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Avepico

Water changes during cycle

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I finally have detected nitrites and nitrates in my water of the main tank. Ammonia .25, nitrite .25, nitrate about 2.5. This is a good thing as I understand it, the nitrites show that ammonia is being processed and the nitrates show the nitrites are being processed. My question is about how much of the water should I change at this point in the cycle?

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I'm thinking we need a sousant more info.

Specifically, tank size, is there fish in it, when did you start your cycle.

We change water during cycles if there are fish in it OR if you are getting a high reading on your ammonia during a certain part of your cycle.

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No, unfortunately Molly and Amber are in there. They could go out to the pond for a couple days if it would help. Just a 90 gallon micro pond in my greenhouse. It is unheated tho and temps vary a lot.

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Tank has been running three weeks, before today I have just been getting ammonia readings. I started it with 10 White clouds and blood fins, filter media and substrate from pond. I have been doing 30 to 90 percent changes depending on how high the ammonia is. This is the first sign of nitrites or nitrates.

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Check your tank on a regular basis (every 12 or 24 hrs) so you can find out how much is getting consumed in a set period of time. Nitrite is quite toxic, try to keep that as low as possible. With borrowed media it makes sense that your tank is showing signs of a cycle in all areas of nitrobacter. :)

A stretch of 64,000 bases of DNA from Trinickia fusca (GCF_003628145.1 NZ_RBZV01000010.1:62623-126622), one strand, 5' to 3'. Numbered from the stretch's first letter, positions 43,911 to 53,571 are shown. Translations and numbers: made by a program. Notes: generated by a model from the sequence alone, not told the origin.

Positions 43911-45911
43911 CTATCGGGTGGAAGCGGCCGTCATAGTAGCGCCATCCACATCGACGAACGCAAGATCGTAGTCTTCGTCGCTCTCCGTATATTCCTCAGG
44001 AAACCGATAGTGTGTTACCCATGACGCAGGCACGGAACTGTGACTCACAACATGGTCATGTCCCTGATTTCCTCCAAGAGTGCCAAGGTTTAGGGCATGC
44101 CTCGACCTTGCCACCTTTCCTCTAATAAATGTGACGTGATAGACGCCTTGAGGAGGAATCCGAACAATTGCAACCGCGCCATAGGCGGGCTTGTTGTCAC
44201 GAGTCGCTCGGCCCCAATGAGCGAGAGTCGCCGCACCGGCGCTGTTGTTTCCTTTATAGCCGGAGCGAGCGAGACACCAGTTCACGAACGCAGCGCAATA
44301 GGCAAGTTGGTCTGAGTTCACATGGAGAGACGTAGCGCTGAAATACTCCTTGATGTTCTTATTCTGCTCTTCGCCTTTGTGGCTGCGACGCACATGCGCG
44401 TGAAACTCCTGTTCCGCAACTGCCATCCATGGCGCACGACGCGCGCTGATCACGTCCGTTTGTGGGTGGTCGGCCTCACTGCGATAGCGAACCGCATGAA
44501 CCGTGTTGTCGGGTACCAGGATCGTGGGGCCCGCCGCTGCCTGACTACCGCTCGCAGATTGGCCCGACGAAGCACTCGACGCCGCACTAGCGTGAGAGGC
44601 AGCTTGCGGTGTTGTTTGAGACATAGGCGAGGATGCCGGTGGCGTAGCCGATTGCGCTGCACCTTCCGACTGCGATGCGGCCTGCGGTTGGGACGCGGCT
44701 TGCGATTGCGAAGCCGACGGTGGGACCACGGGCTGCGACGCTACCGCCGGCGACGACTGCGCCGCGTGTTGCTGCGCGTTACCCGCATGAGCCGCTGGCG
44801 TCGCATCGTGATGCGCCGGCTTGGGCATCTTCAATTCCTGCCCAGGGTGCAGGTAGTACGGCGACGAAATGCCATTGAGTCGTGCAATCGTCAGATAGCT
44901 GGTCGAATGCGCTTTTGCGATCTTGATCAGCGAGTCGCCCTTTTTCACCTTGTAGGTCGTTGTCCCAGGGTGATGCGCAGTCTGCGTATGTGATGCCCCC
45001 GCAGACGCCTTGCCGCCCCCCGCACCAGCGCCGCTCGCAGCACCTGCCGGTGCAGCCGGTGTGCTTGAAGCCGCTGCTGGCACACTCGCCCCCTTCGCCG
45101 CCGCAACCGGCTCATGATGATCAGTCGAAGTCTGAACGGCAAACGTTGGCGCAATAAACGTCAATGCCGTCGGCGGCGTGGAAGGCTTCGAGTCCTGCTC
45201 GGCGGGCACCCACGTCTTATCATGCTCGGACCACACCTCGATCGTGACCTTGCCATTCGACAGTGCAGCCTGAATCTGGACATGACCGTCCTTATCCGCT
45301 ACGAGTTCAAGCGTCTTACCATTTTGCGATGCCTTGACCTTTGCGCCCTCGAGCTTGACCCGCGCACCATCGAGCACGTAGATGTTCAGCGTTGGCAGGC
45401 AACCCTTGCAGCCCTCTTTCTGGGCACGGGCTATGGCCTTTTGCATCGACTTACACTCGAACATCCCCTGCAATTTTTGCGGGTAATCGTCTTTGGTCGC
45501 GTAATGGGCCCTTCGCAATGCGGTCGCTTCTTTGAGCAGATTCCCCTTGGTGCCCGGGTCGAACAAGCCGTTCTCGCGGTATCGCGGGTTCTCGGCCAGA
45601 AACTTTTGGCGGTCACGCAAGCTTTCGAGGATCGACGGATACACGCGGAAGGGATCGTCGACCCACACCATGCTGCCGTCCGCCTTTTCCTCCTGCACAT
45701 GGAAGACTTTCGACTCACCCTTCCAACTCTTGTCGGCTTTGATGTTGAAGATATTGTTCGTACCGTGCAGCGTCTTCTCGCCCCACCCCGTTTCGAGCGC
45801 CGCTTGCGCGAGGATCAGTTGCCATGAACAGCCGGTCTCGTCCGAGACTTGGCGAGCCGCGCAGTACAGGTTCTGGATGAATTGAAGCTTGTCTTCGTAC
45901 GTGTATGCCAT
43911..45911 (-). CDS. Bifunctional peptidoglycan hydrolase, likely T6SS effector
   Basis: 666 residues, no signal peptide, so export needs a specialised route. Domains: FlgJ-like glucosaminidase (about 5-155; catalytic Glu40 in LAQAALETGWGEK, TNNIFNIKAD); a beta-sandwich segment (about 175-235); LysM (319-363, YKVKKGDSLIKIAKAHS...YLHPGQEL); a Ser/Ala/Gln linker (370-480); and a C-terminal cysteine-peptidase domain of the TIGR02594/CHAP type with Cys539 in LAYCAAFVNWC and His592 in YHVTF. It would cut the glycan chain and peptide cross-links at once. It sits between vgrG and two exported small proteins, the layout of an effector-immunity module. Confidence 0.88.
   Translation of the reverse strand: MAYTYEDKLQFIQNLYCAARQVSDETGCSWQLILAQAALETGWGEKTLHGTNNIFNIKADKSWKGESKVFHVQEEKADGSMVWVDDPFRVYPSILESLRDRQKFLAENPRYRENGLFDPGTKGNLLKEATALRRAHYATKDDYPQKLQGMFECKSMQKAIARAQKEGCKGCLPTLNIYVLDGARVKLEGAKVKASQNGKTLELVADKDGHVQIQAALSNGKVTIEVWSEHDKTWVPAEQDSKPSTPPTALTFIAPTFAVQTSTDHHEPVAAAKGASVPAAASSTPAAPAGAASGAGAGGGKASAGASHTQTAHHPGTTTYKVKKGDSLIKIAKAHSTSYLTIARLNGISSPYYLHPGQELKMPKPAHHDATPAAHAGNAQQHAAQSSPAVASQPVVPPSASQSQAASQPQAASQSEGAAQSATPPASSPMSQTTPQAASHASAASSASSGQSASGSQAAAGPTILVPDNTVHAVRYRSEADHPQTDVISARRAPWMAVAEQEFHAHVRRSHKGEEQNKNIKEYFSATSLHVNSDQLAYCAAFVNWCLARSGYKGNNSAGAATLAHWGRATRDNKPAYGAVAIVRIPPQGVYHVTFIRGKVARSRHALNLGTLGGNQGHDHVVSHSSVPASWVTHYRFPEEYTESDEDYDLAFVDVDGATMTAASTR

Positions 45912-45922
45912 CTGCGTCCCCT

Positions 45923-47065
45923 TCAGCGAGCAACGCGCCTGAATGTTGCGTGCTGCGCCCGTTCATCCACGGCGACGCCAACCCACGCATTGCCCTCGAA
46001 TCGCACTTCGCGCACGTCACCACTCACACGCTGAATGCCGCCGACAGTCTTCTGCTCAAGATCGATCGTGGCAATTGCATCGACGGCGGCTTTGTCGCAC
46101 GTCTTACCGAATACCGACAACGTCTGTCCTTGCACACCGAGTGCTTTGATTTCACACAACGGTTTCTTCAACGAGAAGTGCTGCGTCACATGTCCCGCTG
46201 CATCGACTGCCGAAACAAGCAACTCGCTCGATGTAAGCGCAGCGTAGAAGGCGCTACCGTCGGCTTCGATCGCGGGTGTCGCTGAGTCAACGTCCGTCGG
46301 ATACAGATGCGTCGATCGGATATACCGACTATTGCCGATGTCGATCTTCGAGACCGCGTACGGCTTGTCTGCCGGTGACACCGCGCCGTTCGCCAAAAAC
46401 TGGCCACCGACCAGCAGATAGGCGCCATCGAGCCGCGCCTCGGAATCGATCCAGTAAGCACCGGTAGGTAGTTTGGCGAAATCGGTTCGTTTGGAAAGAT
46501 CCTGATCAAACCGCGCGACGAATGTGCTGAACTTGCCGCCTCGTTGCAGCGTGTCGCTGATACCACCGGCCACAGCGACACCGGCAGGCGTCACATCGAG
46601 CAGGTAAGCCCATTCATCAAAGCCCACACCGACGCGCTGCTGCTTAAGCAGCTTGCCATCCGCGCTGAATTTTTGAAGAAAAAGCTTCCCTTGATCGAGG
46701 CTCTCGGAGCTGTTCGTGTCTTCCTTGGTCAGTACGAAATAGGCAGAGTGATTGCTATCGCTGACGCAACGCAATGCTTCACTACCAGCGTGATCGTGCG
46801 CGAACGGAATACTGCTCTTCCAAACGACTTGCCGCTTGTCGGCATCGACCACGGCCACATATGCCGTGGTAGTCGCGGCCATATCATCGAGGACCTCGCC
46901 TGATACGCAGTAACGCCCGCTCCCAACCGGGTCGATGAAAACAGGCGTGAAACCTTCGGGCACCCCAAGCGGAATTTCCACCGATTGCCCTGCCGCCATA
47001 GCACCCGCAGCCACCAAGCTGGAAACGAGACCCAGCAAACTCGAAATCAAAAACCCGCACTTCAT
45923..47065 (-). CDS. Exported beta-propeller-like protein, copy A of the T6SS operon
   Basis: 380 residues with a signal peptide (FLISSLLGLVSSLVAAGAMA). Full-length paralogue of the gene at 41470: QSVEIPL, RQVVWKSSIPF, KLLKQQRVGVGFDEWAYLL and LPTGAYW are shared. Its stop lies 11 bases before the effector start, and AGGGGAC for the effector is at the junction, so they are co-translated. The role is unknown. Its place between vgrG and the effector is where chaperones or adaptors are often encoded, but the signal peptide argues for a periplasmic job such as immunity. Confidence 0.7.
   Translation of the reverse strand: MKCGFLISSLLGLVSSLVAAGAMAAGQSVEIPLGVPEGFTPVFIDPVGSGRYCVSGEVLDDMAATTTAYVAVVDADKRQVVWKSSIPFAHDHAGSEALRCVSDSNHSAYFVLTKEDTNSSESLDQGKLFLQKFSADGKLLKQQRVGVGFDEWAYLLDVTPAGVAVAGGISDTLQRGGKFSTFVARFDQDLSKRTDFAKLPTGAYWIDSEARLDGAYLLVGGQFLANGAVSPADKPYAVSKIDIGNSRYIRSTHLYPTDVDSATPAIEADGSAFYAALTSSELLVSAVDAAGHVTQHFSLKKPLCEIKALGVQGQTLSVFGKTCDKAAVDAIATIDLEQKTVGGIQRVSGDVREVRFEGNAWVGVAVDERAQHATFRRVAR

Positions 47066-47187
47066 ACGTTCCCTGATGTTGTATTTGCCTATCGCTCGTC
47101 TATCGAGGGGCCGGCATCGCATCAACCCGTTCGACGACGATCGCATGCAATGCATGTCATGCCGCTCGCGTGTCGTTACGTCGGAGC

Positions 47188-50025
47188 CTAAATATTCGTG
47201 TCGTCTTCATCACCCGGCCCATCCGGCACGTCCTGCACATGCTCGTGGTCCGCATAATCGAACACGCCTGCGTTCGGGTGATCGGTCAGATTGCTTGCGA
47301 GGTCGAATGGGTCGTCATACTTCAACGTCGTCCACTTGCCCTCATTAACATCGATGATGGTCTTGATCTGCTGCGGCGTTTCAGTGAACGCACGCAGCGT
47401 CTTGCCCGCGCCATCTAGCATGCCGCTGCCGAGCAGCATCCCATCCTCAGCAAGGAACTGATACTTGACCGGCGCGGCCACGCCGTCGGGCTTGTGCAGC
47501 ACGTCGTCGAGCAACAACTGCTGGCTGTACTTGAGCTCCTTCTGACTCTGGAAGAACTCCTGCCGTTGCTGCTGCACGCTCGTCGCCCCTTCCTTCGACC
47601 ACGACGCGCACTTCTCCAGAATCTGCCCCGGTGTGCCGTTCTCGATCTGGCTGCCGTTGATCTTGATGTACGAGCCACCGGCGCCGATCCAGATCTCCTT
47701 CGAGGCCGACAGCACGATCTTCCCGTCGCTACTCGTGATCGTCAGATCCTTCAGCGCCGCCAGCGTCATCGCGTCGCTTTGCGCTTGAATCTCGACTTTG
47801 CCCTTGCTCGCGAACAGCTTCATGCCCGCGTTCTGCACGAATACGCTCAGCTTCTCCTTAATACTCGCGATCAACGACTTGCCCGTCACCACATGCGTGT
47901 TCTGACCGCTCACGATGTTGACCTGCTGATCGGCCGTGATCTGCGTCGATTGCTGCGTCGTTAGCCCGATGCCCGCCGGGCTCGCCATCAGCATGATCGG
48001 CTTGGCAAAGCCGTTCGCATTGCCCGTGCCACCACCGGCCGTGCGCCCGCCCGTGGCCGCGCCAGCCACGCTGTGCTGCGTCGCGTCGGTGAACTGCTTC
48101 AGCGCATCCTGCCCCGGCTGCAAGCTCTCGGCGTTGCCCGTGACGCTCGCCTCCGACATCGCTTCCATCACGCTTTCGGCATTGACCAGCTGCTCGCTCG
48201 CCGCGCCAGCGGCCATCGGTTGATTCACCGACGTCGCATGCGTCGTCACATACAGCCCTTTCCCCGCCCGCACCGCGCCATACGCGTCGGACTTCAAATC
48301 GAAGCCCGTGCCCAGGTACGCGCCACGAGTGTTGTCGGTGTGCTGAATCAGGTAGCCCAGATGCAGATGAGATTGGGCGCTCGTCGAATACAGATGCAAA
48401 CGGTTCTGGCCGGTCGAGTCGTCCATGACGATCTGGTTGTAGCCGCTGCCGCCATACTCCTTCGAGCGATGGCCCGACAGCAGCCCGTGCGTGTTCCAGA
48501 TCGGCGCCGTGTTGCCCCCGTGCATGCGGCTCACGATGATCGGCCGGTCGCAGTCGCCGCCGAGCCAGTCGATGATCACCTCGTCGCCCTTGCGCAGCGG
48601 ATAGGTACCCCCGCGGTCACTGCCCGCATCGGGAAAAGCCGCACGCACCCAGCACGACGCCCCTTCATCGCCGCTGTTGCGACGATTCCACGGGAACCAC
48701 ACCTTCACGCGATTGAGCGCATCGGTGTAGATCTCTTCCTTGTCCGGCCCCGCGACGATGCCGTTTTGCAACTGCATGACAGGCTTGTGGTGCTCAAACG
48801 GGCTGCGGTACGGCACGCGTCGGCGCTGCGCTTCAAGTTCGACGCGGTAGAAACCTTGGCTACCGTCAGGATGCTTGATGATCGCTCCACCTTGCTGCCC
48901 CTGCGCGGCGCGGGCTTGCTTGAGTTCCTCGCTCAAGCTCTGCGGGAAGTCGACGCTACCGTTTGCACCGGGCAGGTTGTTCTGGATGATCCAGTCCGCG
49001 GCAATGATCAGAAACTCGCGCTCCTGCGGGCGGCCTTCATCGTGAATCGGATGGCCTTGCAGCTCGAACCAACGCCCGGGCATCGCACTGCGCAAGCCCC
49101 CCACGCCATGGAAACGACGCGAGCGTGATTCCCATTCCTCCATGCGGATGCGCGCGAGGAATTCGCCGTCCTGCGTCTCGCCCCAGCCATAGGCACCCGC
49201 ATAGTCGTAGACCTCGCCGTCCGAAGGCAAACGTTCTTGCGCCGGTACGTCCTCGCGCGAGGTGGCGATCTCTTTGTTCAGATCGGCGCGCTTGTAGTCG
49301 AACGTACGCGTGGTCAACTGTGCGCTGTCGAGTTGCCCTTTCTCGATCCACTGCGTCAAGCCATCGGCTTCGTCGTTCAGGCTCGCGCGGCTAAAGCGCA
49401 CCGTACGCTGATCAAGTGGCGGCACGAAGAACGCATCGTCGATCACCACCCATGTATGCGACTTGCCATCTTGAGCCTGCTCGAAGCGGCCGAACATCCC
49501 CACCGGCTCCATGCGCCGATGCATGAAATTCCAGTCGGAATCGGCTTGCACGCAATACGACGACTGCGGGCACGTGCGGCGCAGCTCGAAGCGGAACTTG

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I would do a large water change to get your ammonia to 0 (your fish will feed this end of the cycle anyway). And then I would add salt at 1 tsp per gallon to deal with the nitrites. You will want to check your water parameters daily and keep the ammonia at 0 and the nitrites below 0.5. The salt is to act as a buffering agent between the nitrate and your fish, preventing "brown blood". If you have to do a WC, say 50%, you will have to replace the 50% salt that you removed. When the ammonia and the nitrites reach 0, you're cycle is done :)

Edited by MexiMike83

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I would do a large water change to get your ammonia to 0 (your fish will feed this end of the cycle anyway). And then I would add salt at 1 tsp per gallon to deal with the nitrites. You will want to check your water parameters daily and keep the ammonia at 0 and the nitrites below 0.5. The salt is to act as a buffering agent between the nitrate and your fish, preventing "brown blood". If you have to do a WC, say 50%, you will have to replace the 50% salt that you removed. When the ammonia and the nitrites reach 0, you're cycle is done :)

I just want to add to this to also keep nitrates below 20 ppm... these are going to start to rise :)

What size is the tank? (sorry if I missed this above)

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I would do a large water change to get your ammonia to 0 (your fish will feed this end of the cycle anyway). And then I would add salt at 1 tsp per gallon to deal with the nitrites. You will want to check your water parameters daily and keep the ammonia at 0 and the nitrites below 0.5. The salt is to act as a buffering agent between the nitrate and your fish, preventing "brown blood". If you have to do a WC, say 50%, you will have to replace the 50% salt that you removed. When the ammonia and the nitrites reach 0, you're cycle is done :)

I just want to add to this to also keep nitrates below 20 ppm... these are going to start to rise :)

What size is the tank? (sorry if I missed this above)

29 gallon, one oranda and one normal ATM, going to get another normal back in after he is done in the hospital tank. I know it is a bit small for the three of them and am looking at my options. Hoping to fix my 100 gallon tank.

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Just did a fifty percent water change and added salt. It is getting late for me so I will revisit the numbers after work tomorrow and do a bigger change if needed.

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Did a 90% water change today. Dosed with prime, 1 tsp salt per gallon. Post water change water tests showed trace amounts of Ammonia, Nitrite, Nitrate. The fish are gasping at the top. There is no way this is an air deficiency. A video of my tank to show how much air I have going.